When it comes to Bitcoin (BTC) mining, the major questions on people’s minds are “how profitable is Bitcoin mining” and “how long would it take to mine one Bitcoin?” To answer these questions, we need to take an in-depth look at the current state of the Bitcoin mining industry — and how it has changed — over the last several years. Bitcoin mining is, essentially, the process of participating in Bitcoin’s underlying security mechanism — known as proof-of-work — to help secure the Bitcoin blockchain. In return, participants receive compensation in bitcoins (BTC). When you participate in Bitcoin mining, you are essentially searching for blocks by crunching complex cryptographic challenges using your mining hardware. Once a block is discovered, new transactions are recorded and verified within the block and the block discoverer receives the block rewards — currently set at 12.5 BTC — as well as the transactions fees for the transactions included within the block. Once the maximum supply of 21 million Bitcoins has been mined, no further Bitcoins will ever come into existence. This property makes Bitcoin deflationary, something which many argue will inevitably increase the value of each Bitcoin unit as it becomes more scarce due to increased global adoption. The limited supply of Bitcoin is also one of the reasons why Bitcoin mining has become so popular. In previous years, Bitcoin mining proved to be a lucrative investment option — netting miners with several fold returns on their investment with relatively little effort. bitcoin mining hardware Mining Hardware The mining hardware you choose will mostly depend on your circumstances — in terms of budget, location and electricity costs. Since the amount of hashing power you can dedicate to the mining process is directly correlated with how much Bitcoin you will mine per day, it is wise to ensure your hardware is still competitive in 2019. Bitcoin uses SHA256 as its mining algorithm. Because of this, only hardware compatible with this algorithm can be used to mine Bitcoin. Although it is technically possible to mine Bitcoin on your current computer hardware — using your CPU or GPU — this will almost certainly not generate a positive return on your investment and you may end up damaging your device. The most cost-effective way to mine Bitcoin in 2019 is using application-specific integrated circuit (ASIC) mining hardware. These are specially-designed machines that offer much higher performance per watt than typical computers and have been an absolutely essential purchase for anybody looking to get into Bitcoin mining since the first Avalon ASICs were shipped in 2013. When it comes to selecting Bitcoin mining hardware, there are several main parameters to consider — though the importance of each of these may vary based on personal circumstances and budget. Performance per Watt When it comes to Bitcoin mining, performance per watt is a measure of how many gigahashes per watt a machine is capable of and is, hence, a simple measure of its efficiency. Since electricity costs are likely to be one of the largest expenses when mining Bitcoin, it is usually a good idea to ensure that you are getting good performance per watt out of your hardware. Ideally, your mining hardware would be highly efficient, allowing it to mine Bitcoin with lower energy requirements — though this will need to be balanced with acquisition costs, as often the most efficient hardware is also the most expensive. This means it may take longer to see a return on investment. In countries with cheap electricity, performance per watt is often less of a concern than acquisition costs and price-performance ratio. In most countries, operating outdated mining hardware is typically cost prohibitive, as energy costs outweigh the income generated by the mining equipment. However, this may not be the case for those operating in countries with extremely cheap electricity — such as Kuwait and Venezuela — as even older equipment can still be profitable. Similarly, miners with a free energy surplus, such as from wind or solar electric generators, can benefit from the minimal gains offered by still running outdated hardware. Longevity The lifetime of mining hardware also plays a critical role in determining how profitable your mining venture will be. It’s always a good idea to do whatever possible to ensure it runs as smoothly as possible. Since mining equipment tends to run at a full (or almost full) load for extended periods, they also tend to break down and fail more frequently than most electronics — which can seriously damage your profitability. Equipment failure is even more common when purchasing second-hand equipment. Since warranty claims are often challenging, it can often take a long time to receive a warranty replacement. Price-Performance Ratio In many cases, one of the major criteria used to select mining hardware is the price-performance ratio — a measure of how much performance a machine outputs per unit price. In the case of cryptocurrency mining hardware, this is commonly expressed as gigahashes per dollar or GH/$. Under ideal circumstances, the mining hardware would have a high price-performance ratio, ensuring you get a lot of bang for your buck. However, this must also be considered in combination with the acquisition costs and the expected lifetime of the machine — since the absolute most powerful machines are not always the cheapest or the most energy efficient. Acquisition Costs Acquisition costs are almost always the biggest barrier to entry for most Bitcoin miners since most top-end mining hardware costs several thousand dollars. This problem is further compounded by the fact that many hardware manufacturers offer discounts for bulk purchases, allowing those with deeper pockets to achieve a better price-performance ratio. Acquisition costs include all the costs involved in purchasing any mining equipment, including hardware costs, shipping costs, import duties, and any further costs. For example, many ASIC miners do not include a power supply — which can be another considerable expense, since the 1,000W+ power supplies usually required tend to cost several hundred dollars alone. Ensuring your equipment runs smoothly can also add in additional costs, such as cooling and maintenance expenses. In addition, some miners may want to invest in uninterruptible power supplies to ensure their hardware keeps running — even if the power fails temporarily. asic mining Current Generation Hardware One of the most recent additions to the Bitcoin mining hardware market is the Ebang Ebit E11++, which was released in October 2018. Using a 10nm fabrication process for its processors, the Ebit E11++ is able to achieve one of the highest hash rates on the market at 44TH/s. In terms of efficiency, the Ebang Ebit E11++ is arguably the best on the market, offering 44TH/s of hash rate while drawing just 1,980W of power, offering 22.2GH/W performance. However, as of writing, the Ebang Ebit E11++ is out of stock until March 31, 2019 — while its price of $2,024 (excluding shipping) may make it prohibitively expensive for those first getting involved with Bitcoin mining. Another popular choice is the ASICminer 8 Nano, a machine released in October 2018 that offers 44TH/s for $3,900 excluding shipping. The ASICminer 8 Nano draws 2,100W of power, giving it an efficiency of almost 21GH/W — slightly lower than the Ebit E11++ while costing almost double the price. However, unlike the E11++, the 8 Nano is actually in stock and available to purchase. ASICminer also offers the 8 Nano Pro, a machine launched in mid-2018 that offers 80 TH/s of hash rate for $9,500 (excluding shipping). However, unlike the Ebit E11++ and 8 Nano, the minimum order quantity for the 8 Nano Pro is curiously set at five, meaning you will need to lay out a minimum of $47,500 in order to actually get your hands on one (or five). While the 8 Nano Pro doesn’t offer the same performance per watt as the Ebit E11+ or AICMiner 8 Nano, it is one of the quieter miners on this list, making it more suitable for a home or office environment. That being said, the ASICminer 8 Nano Pro is easily the most expensive miner per TH on this list — costing a whopping $118.75/TH, compared to the $46/TH offered by the E11++ and $88.64 offered by the 8 Nano. The latest hardware on this list is the Innosilicon T3 43T, which is currently available for pre-order at $2,279, and estimated to ship in March 2019. Offering 43TH/s of performance at 2,100W, the T3 43T comes in at an efficiency of 20.4GH/W, which is around 10 percent less energy efficient than the Ebit E11++. The T3 43T also has a minimum order quantity of three units, making the minimum acquisition cost $6837 + shipping for preorders. All in all, the T3 43T is more costly and less efficient than the E11++ but may arrive slightly earlier since Ebang will not ship the E11++ units until at least end March 29, 2019. Finally, this list would not be complete without including Bitmain’s latest offering, the Antminer S15-28TH/s, which — as its name suggests — offers 28TH/s of hash power while drawing just under 1600W at the wall. The Antminer S15 is one of the only SHA256 miners to use 7nm processors, making it somewhat smaller than some of the other devices on this list. Like most pieces of top-end Bitcoin mining hardware, the Antminer S15 27TH/s model is currently sold out, with current orders not shipping until mid-February 2019. However, the S15 is offered at a significantly lower price than many of its competitors at just $1020 (excluding shipping), with no minimum quantity restriction. At these rates, the Antminer comes in at just $37.78/TH — though its energy efficiency is a much less impressive 17.5GH/W. Mining Hardware Mining Hardware Comparison Performance (GH/W) Price Performance Ratio ($/TH) Ebang Ebit E11++ 22.2GH/W $46/TH ASICminer 8 Nano 21GH/W $88.64/TH ASICminer 8 Nano Pro 19GH/W $118.75/TH Innosilicon T3 43T 20.4GH/W $53/TH Antminer S15-28TH/s 17.5GH/W $37.78/TH How To Select a Good Mining Pool Mining pools are platforms that allow miners to pool their resources together to achieve a higher collective hash rate — which, in turn, allows the collective to mine more blocks than they would be able to achieve alone. Typically, these mining pools will distribute block rewards to contributing miners based on the proportion of the hash rate they supply. If a pool contributing a total of 20 TH/s of hash rate successfully mines the next block, a user responsible for 10 percent of this hash rate will receive 10 percent of the 12.5 BTC reward. Pools essentially allow smaller miners to compete with large private mining organizations by ensuring that the collective hash rate is high enough to successfully mine blocks on regular basis. Without operating through a mining pool, many miners would be unlikely to discover any blocks at all — due to only contributing a tiny fraction of the overall Bitcoin hash rate. While it is quite possible to be successful mining without a pool, this typically requires an extremely large mining operation and is usually not recommended — unless you have enough hash rate to mine blocks on a regular basis. Although it is technically possible to discover blocks mining solo and keep the entire 12.5 BTC reward for yourself, the odds of this actually occurring are practically zero — making pool collaboration practically the only way to compete in 2019 and beyond. Selecting the best pool for you can be a challenging job since the vast majority of pools are quite similar and offer similar features and comparable fees. Because of this, we have broken down the qualities you should be looking for in a new pool into four categories; reputation, hash rate, pool fees, and usability/features: Reputation The reputation of a pool is one of the most important factors in selecting the pool that is best for you. Well-reputed pools will tend to be much larger than newer or less well-established pools since few pools with a poor reputation can stand the test of time. Well-reputed pools also tend to be more transparent about their operation, many of which provide tools to ensure that each user is getting the correct reward based on the hash rate contributed. By using only pools with a great reputation, you also ensure your hash rate is not being used for nefarious purposes — such as powering a 51 percent attack. When comparing a list of pools that appear suitable for you, it is a wise move to read their user reviews before making your choice — ensuring you don’t end up mining at a pool that steals your hard-fought earnings. Hash Rate When it comes to mining Bitcoin, the probability of discovering the next block is directly related to the amount of hashing power you contribute to the network. Because of this, one of the major features you should be considering when selecting your pool is its total hash rate — which is often closely related to the proportion of new blocks mined by the pool Since the total hash rate of a pool is directly related to how quickly it discovers new blocks, this means the largest pools tend to discover a relative majority of blocks — leading to more regular rewards. However, the very largest pools also tend the have higher fees but often make up for this with sheer success and additional features. Sometimes, some of the largest pools have a minimum hash rate requirement ù leaving some of the smaller miners left out of the loop. Although smaller pools typically have more relaxed requirements with reduced performance thresholds, these pools may be only slightly more profitable than mining solo. Pool Fees When choosing a suitable pool, typically one of the major considerations is its fees. Typically, most pools will charge a small fee that is deducted from your earnings and is usually around 1-2 percent — but sometimes slightly lower or higher. There are also pools that offer 0 percent fees. However, these are often much smaller than the major pools and tend to make their money in a different way — such as through monthly subscriptions or donations. Ideally, you will choose the pool that offers the best balance of fees to other features. Usually, the pool with the absolute lowest fees is not the best choice. Additionally, pools with the lowest fees often have the highest withdrawal minimums — making pool hopping uneconomical for most. Usability and Features When first starting out with Bitcoin mining, learning how to set up a pool and navigating through the settings can be a challenge. Because of this, several pools target their services to newer users by offering a simple to navigate user interface and providing detailed learning resources and prompt customer support. However, for more experienced miners, simple pools don’t tend to offer a variety of features needed to maximize profitability. For example, although many mining pools focus their entire hash rate towards mining a single cryptocurrency, some are large enough to offer additional options — allowing users to mine other SHA256 coins such as Bitcoin Cash (BCH) or Fantom if they choose. These pools are technically more challenging to use and mostly designed for those familiar with mining, happy to hop from coin to coin mining whichever is most profitable at the time. There are even some exchanges that automatically direct their combined hash rate at the most profitable cryptocurrency — taking the guesswork out of the equation. bitcoin mining pool Best Mining Pools for 2019 The Bitcoin mining pool industry has a large number of players, but the vast majority of the Bitcoin hash rate is concentrated within just a few pools. Currently, there are dozens of suitable pools to choose from — but we have selected just a few of the best to help get you started on your journey. Slushpool was the first Bitcoin mining pool released, being launched way back in 2010 under the name “Bitcoin Pooled Mining Server.” Since then, Slushpool has grown into one of the most popular pools around — currently accounting for just under 10 percent of the total Bitcoin hash rate. Although Slushpool isn’t one of the very largest pools, it does offer a newbie-friendly interface alongside more advanced features for those that need them. The pool has moderately high fees of 2 percent but offers servers in several countries — including the U.S., Europe, China, and Japan — giving it a good balance of fees to features. BTC.com is another potential candidate for your pool and currently stands as the largest public Bitcoin mining pool. It is responsible for mining around 17 percent of new blocks. Being the largest public mining pool provides users with a sense of security, ensuring blocks are mined regularly and a stable income is made. Image courtesy of Blockchain.info. BTC.com is owned by Bitmain, a company that manufacturers mining hardware, and charges a 1.5 percent fees — placing it squarely in the middle-tier in terms of fees. Unlike other platforms, BTC.com uses its own payment structure known as FPPS (Full Pay Per Share), which means miners also receive a share of the transaction fees included within mined blocks — making it slightly more profitable than standard payment per share (PPS) pools. Another great option is Antpool, a mining pool that supports mining services for 10 different cryptocurrencies, including Bitcoin, Litecoin (LTC) and Ethereum (ETH). AntPool frequently trades places with BTC.com as the largest Bitcoin mining pool. However, as of this writing, it occupies the title of the third-largest public mining pool. What sets Antpool apart from other pools is the ability to choose your own fee system — including PPS, PPS+, and PPLNS. If you choose PPLNS, using Antpool is free but you will not receive any transaction fees from any blocks mined. Antpool also offers regular payouts and has a low minimum payout of just 0.001 BTC, making it suitable for smaller miners. Last on the list of the best Bitcoin mining pools in 2019 is the Bitcoin.com mining pool. Although this is one of the smaller pools available, the Bitcoin.com pool has some redeeming features that make it worth a look. It offers mining contracts, allowing you to test out Bitcoin mining before investing in mining equipment of your own. According to Bitcoin.com, they are the highest paying Pay Per Share (PPS) pool in the world, offering up to 98 percent block rewards as well as automatic switching between BTC and BCH mining to optimize profitability. Electricity Costs While your mining hardware is most important when it comes to how much BTC you can earn when mining, your electricity costs are usually the largest additional expense. With electricity costs often varying dramatically between countries, ensuring you are on the best cost-per-KWh plan available will help to keep costs down when mining. Most commonly, large mining operations will be set up in countries where electricity costs are the lowest — such as Iceland, India, and Ukraine. Since China has one of the lowest energy costs in the world, it was previously the epicenter of Bitcoin mining. However, since the government began cracking down on cryptocurrencies, it has largely fallen out of favor with miners. Technically, Venezuela is one of the cheapest countries in the world in terms of electricity, with the government heavily subsidizing these energy costs — while Bitcoin offers an escape from the hyperinflation suffered by the Venezuelan bolivar. Despite this, importing mining hardware into the country is a costly endeavor, making it impractical for many people. Finding ways to lower your electricity costs is one of the best ways to improve your mining profitability. This can include investing in renewable energy sources such as solar, geothermal, or wind — which can yield increased profitability over the long term. if you are looking to buy bitcoin mining equipment here is some links: Model Antminer S17 Pro (56Th) from Bitmain mining SHA-256 algorithm with a maximum hashrate of 56Th/s for a power consumption of 2385W. https://miningwholesale.eu/product/bitmain-antminer-s17-pro-56th-copy/?wpam_id=17 Model Antminer S9K from Bitmain mining SHA-256 algorithm with a maximum hashrate of 14Th/s for a power consumption of 1323W. https://miningwholesale.eu/product/bitmain-antminer-s9k-14-th-s/?wpam_id=17 Model T2T 30Tfrom Innosilicon mining SHA-256 algorithm with a maximum hashrate of 30Th/s for a power consumption of 2200W. https://miningwholesale.eu/product/innosilicon-t2t-30t/?wpam_id=17 mining wholesale website: https://miningwholesale.eu/?wpam_id=17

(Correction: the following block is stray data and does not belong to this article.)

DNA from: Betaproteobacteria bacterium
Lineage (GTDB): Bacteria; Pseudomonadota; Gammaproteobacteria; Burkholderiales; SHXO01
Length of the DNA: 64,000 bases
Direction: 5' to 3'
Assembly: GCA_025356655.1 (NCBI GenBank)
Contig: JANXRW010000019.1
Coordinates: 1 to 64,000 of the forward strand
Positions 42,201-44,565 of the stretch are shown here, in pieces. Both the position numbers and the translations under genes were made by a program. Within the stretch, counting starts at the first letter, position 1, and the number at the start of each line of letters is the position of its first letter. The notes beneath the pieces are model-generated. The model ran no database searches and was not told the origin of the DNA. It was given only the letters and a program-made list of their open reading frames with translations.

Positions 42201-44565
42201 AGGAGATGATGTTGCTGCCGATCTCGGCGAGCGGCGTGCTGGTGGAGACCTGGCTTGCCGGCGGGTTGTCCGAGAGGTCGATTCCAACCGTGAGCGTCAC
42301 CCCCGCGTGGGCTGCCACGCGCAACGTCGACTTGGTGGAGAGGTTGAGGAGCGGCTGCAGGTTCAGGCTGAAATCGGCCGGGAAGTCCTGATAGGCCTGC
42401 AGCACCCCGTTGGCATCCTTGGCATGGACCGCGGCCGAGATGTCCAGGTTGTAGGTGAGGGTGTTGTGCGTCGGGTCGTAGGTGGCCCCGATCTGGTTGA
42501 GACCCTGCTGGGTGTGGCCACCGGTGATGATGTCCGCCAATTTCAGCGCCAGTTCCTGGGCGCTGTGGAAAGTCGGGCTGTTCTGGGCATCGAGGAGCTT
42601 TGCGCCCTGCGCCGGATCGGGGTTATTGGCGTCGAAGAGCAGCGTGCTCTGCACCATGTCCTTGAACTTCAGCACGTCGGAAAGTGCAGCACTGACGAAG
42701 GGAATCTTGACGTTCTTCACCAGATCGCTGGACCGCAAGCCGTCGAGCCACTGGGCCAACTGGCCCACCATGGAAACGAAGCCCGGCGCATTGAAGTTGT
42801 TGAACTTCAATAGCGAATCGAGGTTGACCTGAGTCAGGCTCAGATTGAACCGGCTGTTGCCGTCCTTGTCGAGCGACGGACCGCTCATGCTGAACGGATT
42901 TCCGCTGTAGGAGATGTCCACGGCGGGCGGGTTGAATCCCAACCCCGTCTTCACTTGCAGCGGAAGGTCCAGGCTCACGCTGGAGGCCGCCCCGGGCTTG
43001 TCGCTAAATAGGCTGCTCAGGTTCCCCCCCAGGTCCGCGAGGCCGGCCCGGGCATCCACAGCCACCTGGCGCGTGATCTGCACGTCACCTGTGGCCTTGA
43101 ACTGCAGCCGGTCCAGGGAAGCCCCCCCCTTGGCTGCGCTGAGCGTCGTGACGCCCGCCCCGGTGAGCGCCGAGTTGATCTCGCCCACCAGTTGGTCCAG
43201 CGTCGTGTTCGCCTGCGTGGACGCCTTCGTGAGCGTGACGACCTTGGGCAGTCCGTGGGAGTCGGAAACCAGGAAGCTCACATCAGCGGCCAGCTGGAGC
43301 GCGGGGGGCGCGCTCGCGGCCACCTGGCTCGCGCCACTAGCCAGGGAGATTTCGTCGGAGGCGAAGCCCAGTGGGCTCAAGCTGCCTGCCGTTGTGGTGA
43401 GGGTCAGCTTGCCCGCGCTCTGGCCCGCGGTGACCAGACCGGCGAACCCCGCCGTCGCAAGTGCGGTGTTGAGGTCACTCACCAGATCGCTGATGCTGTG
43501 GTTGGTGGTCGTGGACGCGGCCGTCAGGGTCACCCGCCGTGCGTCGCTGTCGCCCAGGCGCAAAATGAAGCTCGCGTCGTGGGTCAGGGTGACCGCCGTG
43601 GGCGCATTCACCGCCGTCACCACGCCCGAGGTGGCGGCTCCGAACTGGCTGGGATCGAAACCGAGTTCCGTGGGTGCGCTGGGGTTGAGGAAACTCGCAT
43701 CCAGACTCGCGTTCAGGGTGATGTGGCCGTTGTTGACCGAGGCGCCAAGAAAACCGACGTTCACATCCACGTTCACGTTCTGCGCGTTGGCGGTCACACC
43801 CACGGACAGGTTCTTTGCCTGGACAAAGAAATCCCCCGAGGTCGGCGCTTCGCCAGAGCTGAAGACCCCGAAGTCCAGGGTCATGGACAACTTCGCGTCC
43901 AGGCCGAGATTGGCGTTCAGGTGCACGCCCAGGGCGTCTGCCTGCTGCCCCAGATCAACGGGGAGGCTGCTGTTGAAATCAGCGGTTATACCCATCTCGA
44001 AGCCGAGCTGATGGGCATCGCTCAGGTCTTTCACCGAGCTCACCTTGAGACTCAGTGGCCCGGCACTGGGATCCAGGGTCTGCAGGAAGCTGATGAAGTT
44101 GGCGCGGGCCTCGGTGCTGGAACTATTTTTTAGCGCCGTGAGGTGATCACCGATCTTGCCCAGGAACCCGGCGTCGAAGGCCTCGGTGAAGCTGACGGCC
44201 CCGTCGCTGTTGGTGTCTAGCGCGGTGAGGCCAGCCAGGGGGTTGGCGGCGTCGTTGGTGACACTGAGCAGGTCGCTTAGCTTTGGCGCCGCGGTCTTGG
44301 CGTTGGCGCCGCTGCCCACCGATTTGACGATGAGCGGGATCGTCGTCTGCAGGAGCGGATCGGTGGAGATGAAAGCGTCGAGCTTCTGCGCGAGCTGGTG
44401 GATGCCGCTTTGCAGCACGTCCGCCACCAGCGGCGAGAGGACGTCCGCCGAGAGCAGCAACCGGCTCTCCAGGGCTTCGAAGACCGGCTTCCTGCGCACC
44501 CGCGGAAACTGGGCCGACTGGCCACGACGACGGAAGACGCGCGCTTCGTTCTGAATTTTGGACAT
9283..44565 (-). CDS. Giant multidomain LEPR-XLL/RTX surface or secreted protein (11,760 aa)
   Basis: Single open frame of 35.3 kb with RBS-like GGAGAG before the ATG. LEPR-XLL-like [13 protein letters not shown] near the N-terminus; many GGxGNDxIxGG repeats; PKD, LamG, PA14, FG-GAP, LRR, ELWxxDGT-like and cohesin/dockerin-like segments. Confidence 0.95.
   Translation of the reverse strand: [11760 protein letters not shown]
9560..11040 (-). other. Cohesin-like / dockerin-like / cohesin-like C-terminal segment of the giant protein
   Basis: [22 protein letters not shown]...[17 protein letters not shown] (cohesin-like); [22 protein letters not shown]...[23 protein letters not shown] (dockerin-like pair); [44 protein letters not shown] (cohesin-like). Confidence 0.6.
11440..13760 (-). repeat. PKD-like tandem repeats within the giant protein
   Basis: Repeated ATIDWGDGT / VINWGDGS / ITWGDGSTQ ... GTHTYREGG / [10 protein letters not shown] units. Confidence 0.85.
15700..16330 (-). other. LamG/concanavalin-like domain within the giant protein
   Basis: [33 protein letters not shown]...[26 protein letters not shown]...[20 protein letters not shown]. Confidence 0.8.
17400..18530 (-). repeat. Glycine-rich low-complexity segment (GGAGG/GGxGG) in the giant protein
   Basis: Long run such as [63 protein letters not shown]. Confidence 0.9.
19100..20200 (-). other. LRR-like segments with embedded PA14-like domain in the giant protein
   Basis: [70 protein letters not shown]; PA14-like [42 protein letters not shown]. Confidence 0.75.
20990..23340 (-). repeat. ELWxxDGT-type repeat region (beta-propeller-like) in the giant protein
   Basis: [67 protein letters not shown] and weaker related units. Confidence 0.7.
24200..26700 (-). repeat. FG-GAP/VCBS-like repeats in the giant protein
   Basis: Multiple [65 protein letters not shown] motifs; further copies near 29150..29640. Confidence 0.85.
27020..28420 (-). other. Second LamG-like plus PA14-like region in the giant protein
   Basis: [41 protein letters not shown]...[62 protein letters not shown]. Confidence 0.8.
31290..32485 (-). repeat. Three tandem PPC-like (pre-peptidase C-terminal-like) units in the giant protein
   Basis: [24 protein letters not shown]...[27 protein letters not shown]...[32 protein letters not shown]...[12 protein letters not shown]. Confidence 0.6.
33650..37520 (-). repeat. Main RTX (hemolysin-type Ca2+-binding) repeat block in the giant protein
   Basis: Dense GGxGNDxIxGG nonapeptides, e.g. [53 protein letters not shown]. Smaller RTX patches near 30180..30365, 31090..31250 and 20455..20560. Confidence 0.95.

Bitcoin Hashrate Stabilizing Near 35 Exahash/s After 29 Percent Drop in Mining Difficulty